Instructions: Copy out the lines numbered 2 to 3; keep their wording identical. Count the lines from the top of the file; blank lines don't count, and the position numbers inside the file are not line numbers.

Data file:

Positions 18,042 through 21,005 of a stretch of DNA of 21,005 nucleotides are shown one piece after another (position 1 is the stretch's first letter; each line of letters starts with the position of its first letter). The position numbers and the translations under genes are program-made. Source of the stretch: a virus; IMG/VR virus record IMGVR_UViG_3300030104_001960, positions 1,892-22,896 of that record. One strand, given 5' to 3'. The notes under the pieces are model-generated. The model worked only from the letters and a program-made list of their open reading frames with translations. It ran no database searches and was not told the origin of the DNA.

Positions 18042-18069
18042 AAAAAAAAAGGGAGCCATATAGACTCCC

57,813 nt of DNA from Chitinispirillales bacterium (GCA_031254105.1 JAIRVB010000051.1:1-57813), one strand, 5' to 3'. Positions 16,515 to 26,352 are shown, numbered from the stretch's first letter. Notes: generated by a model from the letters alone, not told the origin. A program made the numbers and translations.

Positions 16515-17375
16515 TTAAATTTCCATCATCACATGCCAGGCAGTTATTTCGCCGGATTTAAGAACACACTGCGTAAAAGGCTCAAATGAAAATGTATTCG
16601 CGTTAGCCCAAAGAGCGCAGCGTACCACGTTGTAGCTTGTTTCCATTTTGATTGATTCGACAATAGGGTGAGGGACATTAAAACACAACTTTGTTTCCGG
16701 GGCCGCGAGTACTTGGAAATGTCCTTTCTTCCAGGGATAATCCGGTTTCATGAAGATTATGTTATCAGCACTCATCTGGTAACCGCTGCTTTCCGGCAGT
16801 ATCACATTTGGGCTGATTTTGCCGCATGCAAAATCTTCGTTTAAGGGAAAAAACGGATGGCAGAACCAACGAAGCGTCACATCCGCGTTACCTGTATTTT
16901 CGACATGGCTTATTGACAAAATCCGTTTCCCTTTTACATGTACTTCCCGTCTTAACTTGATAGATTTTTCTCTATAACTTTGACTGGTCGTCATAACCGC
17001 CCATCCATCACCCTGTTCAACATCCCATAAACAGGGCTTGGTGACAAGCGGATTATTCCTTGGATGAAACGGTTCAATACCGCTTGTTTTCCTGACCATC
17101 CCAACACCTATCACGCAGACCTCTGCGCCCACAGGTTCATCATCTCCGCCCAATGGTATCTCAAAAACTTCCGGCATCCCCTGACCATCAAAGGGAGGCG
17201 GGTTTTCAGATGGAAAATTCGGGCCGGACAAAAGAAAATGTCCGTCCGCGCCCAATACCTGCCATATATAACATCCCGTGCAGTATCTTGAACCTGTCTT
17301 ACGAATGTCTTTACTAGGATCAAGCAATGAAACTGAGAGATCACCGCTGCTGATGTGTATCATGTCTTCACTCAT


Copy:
Positions 18042-18069
18042 AAAAAAAAAGGGAGCCATATAGACTCCC